Interest in alternative protein sources to those derived from animal, soy and wheat is on the rise, as consumers are searching for lower cost, healthier alternatives without compromising product quality and safety. Pulses are rich in protein, carbohydrates, vitamins and minerals and are low in fat. Although pea proteins experience greater integration into the plant protein ingredient market than others, lentil, chickpea, bean and faba beans are not far behind. This review discusses approaches used for extracting pulse proteins used to produce protein products (concentrates/isolates), mechanism driving structure-function relationships as well as potential applications.
Part of the book: Grain Legumes
The effect of polyethylene glycol (PEG) 3350 addition (3%, flour wt. basis) on the properties of dough made from two Canadian Western Red Spring wheat cultivars (Triticum aestivum L. ‘Harvest’ and ‘Pembina’) differing in dough mixing requirements and dough-handling properties was investigated in a low salt dough formulation (1% NaCl, flour wt. basis). PEG was added for experimental purposes to alter water mobility to better understand underlining mechanisms, however would not be used in real bread formulations. For cultivar Harvest, but not Pembina, dough stickiness was reduced by the addition of PEG. Dough freezable water content decreased with the addition of PEG for both cultivars. Rheological measurements showed that PEG increased dough stiffness as measured by the complex modulus |G*|. Creep measurements indicated that the relative elastic component (Jel) increased whereas maximum deformation (Jmax) decreased with the addition of PEG for cultivar Harvest only. Dough made with a weaker cultivar (Harvest) with the addition of PEG performed similarly to dough made with a stronger cultivar (Pembina) without PEG. Results indicate that in a low sodium environment, availability of water is critically important for controlling a number of properties that relate closely to dough machinability, especially in a weaker wheat cultivar.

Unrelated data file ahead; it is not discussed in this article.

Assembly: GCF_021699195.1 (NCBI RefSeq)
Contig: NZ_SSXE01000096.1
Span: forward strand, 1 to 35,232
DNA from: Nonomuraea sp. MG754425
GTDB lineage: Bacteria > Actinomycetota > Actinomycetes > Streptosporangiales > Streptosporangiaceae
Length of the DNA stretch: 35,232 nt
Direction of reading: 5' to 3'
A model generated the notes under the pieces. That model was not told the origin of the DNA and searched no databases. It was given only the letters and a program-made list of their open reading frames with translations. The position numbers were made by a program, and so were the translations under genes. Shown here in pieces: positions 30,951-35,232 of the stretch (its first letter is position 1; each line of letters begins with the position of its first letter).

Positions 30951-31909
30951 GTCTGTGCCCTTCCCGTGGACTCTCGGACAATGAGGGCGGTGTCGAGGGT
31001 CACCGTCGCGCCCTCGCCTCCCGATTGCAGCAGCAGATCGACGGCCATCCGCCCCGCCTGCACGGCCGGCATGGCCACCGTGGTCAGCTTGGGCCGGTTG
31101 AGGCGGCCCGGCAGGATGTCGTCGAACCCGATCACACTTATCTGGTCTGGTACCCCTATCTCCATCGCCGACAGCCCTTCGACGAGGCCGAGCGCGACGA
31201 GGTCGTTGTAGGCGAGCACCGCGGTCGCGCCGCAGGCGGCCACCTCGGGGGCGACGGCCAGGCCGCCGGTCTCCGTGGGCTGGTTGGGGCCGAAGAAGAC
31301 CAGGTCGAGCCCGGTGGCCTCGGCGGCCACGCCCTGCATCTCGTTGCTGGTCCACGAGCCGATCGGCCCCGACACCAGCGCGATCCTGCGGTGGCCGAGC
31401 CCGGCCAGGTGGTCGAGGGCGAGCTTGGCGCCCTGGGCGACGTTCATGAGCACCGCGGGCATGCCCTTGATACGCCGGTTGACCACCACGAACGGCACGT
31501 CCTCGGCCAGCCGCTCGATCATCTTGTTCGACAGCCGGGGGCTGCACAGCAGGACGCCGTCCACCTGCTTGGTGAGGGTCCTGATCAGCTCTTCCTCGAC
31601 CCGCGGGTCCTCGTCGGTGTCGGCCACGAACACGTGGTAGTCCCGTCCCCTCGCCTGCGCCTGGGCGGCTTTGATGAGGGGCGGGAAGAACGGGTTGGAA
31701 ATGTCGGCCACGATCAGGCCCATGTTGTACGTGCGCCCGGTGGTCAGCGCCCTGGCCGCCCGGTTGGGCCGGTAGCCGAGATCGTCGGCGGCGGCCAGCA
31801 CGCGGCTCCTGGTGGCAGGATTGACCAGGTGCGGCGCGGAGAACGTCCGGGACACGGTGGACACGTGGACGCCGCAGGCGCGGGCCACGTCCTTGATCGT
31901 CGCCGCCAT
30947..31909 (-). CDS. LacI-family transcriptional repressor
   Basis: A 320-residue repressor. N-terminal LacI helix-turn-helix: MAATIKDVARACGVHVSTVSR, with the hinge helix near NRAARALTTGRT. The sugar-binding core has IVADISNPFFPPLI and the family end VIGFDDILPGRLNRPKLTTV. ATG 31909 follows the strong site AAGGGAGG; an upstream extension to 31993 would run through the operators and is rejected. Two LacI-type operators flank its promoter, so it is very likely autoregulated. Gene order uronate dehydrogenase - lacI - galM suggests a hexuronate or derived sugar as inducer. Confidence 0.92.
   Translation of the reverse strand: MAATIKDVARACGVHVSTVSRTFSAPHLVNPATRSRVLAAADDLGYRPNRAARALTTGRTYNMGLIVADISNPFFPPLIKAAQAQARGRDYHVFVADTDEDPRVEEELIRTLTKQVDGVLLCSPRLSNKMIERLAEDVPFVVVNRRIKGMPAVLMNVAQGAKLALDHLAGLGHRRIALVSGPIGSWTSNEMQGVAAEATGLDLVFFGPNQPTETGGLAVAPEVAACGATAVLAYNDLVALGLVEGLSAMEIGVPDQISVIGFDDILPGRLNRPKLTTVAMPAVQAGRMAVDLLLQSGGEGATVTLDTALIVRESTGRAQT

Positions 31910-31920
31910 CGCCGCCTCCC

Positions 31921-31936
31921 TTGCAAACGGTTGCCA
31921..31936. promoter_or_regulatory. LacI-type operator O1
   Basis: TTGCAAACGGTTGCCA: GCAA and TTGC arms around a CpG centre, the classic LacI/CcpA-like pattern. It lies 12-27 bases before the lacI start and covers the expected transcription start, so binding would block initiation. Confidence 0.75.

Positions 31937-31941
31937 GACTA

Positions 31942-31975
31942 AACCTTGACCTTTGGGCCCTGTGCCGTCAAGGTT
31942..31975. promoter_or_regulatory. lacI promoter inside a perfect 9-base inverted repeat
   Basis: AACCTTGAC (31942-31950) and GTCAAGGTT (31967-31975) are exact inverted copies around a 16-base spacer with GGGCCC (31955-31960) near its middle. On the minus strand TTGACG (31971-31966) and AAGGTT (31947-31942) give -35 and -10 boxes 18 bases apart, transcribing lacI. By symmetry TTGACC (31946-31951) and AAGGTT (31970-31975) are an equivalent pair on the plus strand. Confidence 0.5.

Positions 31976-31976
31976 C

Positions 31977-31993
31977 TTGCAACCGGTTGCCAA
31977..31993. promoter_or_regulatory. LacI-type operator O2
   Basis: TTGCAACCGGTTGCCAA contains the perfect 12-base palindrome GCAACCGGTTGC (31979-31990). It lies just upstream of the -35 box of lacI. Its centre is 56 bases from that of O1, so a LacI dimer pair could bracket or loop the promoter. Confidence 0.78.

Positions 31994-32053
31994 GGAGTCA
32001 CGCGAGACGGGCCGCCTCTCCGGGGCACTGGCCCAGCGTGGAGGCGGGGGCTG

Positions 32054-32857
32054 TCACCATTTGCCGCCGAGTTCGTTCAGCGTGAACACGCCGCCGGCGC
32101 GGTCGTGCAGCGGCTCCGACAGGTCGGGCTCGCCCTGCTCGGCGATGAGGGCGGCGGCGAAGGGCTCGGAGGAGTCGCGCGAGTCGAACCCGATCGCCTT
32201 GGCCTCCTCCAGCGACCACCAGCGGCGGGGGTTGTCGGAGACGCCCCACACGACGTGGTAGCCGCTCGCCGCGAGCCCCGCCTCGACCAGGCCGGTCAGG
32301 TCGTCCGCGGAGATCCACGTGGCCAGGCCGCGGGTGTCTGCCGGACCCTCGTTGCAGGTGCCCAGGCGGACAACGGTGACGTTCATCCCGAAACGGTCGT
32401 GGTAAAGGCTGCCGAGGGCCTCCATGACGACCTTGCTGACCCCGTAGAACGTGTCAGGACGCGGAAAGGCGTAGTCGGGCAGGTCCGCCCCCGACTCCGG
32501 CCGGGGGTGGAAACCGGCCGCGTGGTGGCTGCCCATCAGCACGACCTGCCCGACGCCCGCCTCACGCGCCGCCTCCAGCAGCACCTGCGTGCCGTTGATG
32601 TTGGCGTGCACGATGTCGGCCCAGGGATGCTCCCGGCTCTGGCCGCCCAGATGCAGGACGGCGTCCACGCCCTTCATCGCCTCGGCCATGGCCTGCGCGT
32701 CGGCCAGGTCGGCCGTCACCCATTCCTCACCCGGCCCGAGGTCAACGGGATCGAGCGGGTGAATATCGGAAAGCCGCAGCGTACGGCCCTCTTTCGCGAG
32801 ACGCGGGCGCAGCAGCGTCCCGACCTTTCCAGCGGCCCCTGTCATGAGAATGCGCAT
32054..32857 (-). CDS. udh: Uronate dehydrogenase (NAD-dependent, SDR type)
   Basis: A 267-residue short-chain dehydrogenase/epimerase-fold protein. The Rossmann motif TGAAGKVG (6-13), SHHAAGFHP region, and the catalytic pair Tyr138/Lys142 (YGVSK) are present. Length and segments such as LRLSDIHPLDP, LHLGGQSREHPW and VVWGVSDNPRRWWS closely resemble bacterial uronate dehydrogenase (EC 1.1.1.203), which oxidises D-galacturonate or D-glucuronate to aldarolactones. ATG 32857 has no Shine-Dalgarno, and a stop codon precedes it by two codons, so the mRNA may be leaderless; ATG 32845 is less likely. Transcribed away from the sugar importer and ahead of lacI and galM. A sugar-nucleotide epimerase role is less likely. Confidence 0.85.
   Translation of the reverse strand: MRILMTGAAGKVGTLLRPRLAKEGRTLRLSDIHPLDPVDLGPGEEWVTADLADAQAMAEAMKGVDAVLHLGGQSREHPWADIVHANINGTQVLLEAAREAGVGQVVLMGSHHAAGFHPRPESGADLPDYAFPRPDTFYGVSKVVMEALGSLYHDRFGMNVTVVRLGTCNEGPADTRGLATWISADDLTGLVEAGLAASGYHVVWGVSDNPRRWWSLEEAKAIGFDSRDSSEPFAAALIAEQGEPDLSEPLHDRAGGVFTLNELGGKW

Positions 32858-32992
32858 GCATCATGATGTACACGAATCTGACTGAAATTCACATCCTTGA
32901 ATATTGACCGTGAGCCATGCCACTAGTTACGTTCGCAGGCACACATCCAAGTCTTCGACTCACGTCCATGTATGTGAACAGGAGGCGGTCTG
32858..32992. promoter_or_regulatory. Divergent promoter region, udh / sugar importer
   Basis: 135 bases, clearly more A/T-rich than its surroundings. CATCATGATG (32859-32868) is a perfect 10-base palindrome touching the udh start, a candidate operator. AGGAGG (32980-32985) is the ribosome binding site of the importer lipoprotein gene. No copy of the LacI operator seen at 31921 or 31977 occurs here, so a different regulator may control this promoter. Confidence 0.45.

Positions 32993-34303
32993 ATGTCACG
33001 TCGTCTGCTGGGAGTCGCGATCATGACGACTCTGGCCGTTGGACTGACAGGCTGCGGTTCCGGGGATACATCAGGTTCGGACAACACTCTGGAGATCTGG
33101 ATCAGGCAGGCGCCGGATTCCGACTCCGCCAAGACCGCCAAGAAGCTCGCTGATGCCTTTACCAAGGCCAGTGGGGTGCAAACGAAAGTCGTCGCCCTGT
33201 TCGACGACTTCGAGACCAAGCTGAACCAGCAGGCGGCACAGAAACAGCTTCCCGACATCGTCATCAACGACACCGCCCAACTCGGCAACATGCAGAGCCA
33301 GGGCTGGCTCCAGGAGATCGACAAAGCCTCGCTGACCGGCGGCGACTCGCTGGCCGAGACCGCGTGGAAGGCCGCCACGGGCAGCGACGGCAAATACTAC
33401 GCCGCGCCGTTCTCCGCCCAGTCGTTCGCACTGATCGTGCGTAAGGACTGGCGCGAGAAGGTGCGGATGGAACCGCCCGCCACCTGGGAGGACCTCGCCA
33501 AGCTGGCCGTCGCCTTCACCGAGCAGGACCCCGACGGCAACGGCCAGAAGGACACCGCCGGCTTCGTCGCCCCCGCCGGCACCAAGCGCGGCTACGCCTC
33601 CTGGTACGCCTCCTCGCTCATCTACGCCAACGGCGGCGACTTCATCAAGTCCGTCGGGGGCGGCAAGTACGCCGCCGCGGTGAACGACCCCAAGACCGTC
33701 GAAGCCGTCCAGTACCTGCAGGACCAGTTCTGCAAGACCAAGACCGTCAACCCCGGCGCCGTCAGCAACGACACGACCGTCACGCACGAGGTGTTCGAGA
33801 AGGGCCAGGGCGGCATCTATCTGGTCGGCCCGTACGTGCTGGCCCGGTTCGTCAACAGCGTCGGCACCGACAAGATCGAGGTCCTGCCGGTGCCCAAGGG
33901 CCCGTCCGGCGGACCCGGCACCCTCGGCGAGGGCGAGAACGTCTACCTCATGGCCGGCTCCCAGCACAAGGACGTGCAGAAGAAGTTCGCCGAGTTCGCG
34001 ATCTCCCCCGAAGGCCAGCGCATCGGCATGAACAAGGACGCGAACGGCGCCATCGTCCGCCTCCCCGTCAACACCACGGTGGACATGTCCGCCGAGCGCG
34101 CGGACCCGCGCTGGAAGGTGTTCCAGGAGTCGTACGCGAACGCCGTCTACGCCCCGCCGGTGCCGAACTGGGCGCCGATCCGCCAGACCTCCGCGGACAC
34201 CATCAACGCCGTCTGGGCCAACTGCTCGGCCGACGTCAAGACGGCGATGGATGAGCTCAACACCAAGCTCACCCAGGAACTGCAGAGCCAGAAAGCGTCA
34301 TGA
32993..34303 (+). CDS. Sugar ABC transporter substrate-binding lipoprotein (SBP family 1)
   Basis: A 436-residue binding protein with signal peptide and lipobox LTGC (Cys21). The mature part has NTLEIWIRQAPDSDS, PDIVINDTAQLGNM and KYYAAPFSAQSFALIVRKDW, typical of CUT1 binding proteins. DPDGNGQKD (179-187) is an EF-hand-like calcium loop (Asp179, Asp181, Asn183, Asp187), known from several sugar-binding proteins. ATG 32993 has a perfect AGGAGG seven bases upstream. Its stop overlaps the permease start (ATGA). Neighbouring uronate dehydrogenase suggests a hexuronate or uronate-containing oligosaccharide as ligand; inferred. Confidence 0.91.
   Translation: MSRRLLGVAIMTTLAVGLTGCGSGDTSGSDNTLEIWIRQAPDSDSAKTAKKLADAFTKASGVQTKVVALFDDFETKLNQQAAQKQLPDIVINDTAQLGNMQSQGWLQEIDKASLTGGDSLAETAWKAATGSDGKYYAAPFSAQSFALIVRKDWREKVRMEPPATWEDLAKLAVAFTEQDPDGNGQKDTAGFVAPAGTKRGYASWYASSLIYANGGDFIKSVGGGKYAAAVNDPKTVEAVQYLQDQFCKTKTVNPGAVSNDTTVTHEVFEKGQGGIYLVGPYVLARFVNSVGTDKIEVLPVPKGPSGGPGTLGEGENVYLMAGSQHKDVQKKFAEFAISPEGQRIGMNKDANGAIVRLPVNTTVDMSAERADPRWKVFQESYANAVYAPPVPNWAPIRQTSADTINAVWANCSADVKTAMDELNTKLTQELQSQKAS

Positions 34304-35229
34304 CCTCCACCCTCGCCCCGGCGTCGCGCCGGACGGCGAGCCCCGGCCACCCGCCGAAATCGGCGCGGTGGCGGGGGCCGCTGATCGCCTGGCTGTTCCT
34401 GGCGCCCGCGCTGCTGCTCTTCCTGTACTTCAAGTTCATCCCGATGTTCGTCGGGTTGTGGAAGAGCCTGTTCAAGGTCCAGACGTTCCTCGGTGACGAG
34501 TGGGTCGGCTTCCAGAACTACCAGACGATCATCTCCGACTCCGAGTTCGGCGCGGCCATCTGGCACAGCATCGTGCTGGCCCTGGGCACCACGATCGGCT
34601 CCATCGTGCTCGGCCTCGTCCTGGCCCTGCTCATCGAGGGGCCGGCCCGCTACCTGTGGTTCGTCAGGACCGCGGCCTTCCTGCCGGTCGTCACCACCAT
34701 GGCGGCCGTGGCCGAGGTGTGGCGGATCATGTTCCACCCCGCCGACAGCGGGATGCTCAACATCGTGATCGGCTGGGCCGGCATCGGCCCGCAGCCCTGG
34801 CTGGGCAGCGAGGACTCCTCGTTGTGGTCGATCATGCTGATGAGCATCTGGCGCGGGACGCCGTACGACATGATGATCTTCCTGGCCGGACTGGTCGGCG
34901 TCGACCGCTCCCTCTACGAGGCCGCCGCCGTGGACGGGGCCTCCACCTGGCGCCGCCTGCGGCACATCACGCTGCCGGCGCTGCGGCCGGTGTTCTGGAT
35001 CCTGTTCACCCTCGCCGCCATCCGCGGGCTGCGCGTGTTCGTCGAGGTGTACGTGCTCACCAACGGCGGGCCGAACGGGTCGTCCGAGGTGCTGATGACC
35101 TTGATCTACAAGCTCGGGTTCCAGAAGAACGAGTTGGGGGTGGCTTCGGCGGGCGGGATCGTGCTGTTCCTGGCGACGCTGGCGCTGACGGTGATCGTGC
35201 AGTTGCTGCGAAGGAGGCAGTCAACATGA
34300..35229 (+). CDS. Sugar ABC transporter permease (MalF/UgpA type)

Part of the book: Food Processing